The alternative to local snow is to wait until summer for the winter wonderlands of the northern hemisphere. Flip Byrnes reports.
It’s tempting — as much as we love the unique flavour of our home-grown ski resorts, skiing at home can cost a few gold bars. And while skiing overseas still won’t be a total bargain (there’s no cheap way around airfares except booking early), it’s seductive when considering you not only get to ski, but simultaneously experience a different culture and receive a more definite snow guarantee than on local slopes.
Here are three of the best schuss beyond our shores. The world is your snowflake.
A cultural melting pot where every new ski day can mean an entire new country; different runs, different food, different languages. If you like to play the field, this is the place to frolic.
Embrace touring and head to the Portes du Soleil, consisting of 13 interlink resorts straddling the Swiss/French border. Or head to Les Trois Vallées (The Three Valleys) of Courchevel, Meribel and Val Thorens — the high altitude of Val Thorens makes it one of the most reliable snow villages in Europe.
And of course, there is the chocolate box of a country, Switzerland, with over
4,000 peaks. Zermatt is one of the most beautiful (and expensive) resorts in the world. If you’re looking to save a few dollars (or euros), head to the smaller resorts in Andorra — the Spanish recession is doing travellers a lot of favours.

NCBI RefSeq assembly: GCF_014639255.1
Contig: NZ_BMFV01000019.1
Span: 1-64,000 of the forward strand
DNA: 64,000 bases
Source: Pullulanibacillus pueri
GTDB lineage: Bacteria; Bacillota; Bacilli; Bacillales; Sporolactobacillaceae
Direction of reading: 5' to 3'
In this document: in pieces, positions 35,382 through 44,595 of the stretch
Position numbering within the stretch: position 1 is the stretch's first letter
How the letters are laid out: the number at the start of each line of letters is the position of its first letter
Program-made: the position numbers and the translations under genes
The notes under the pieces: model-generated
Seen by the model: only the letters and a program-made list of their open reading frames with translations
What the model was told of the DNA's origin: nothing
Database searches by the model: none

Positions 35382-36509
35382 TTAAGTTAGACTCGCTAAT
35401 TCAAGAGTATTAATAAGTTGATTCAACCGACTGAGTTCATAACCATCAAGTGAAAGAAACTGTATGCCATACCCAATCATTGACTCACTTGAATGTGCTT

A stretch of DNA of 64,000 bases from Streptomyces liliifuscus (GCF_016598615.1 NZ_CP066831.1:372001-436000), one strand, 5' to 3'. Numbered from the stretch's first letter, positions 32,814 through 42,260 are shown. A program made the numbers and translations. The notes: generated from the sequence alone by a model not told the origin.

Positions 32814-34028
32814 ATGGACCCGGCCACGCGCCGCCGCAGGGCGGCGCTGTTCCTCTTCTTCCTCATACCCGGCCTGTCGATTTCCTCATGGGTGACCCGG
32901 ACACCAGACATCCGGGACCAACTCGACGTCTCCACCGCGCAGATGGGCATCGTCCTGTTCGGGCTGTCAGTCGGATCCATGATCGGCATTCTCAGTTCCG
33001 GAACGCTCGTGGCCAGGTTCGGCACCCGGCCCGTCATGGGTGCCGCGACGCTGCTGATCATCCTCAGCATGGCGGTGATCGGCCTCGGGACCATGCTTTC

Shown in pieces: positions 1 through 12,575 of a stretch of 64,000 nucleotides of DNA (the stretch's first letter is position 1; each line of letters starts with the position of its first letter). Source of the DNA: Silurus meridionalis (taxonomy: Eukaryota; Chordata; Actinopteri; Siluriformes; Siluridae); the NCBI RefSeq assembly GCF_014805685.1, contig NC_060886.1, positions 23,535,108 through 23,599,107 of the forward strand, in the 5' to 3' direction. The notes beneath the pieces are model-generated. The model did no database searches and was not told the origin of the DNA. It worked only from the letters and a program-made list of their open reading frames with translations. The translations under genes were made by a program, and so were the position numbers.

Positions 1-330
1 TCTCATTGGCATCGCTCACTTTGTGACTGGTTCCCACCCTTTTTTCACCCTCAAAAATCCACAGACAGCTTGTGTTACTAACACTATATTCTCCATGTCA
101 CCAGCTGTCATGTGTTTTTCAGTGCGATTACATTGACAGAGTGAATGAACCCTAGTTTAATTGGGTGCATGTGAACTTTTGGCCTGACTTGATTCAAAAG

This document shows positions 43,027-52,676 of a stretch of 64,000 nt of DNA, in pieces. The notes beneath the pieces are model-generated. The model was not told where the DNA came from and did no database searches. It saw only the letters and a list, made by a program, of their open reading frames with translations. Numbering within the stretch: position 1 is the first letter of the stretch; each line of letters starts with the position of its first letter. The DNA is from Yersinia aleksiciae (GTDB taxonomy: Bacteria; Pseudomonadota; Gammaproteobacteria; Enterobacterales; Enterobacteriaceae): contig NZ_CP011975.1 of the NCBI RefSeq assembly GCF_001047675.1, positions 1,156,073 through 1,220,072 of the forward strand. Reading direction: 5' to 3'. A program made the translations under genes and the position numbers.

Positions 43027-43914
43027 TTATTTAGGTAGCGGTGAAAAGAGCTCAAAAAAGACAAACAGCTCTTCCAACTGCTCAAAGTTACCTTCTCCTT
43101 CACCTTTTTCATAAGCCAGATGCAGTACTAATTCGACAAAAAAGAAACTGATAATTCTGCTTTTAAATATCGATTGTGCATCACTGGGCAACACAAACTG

It’s big. It’s cold. It’s Canada. From the former Olympic venues of Whistler Blackcomb in the west, to the east where skiing is with a French Quebecois accent, there is snow to be tracked.
The biggest ski resort in all North America is Whistler Blackcomb, BC. It’s not a town: it’s a metropolis with a mountain attached. And what mountains! Both ski areas have glaciers at their higher reaches and runs moving down from open slopes into the forests.
But for a step up, British Columbia is also home to CMH heli-skiing, the largest heli-ski operation in the world. Fly into one of their 12 lodges for the best powder week you’ll ever have, guaranteed.
If you’re craving a small town with more heart and soul, seek Revelstoke or Fernie. Revelstoke is for the cool kids, and new in the ski world as the mountain area only opened in 2008. The only resort in North American to offer lift, cat, heli and backcountry skiing from one village base. If you’re after the backcountry style skiing, then this 1,263ha offers it all.
Japowder! What Japan lacks in bluebird ski days it makes up for in metres of powder.
There are some great advantages to skiing in Japan: a relatively short nine-hour flight, budget air carriers, minimal jet lag and fabulously good and impeccably polite people. It doesn’t boast the infrastructure of the USA or Canada or the diversity of Europe, but it’s become a firm Australian favourite.
Most Australians bee-line for Niseko, and while it has some of the best services, it doesn’t rate highly for culture immersion (although the nightlife in Hirafu is worth a mention).
Head off the beaten track to Furano or the historic Nozawa Onsen. Take a dip in their 13 onsens and stay in a traditional ryokan for the real Japanese deal.
Of course, if you did want to stay local, check out our Australia and New Zealand ski guide for this season.
You’re just as likely to find travel writer Flip Byrnes climbing in Iceland, snowboarding in Kashmir or trekking in Mongolia. For over 15 years she’s been going extra yards to provide unusual and off the beaten track pieces for media in Australia, Europe and the USA, hoping to inspire her readers to never stop exploring.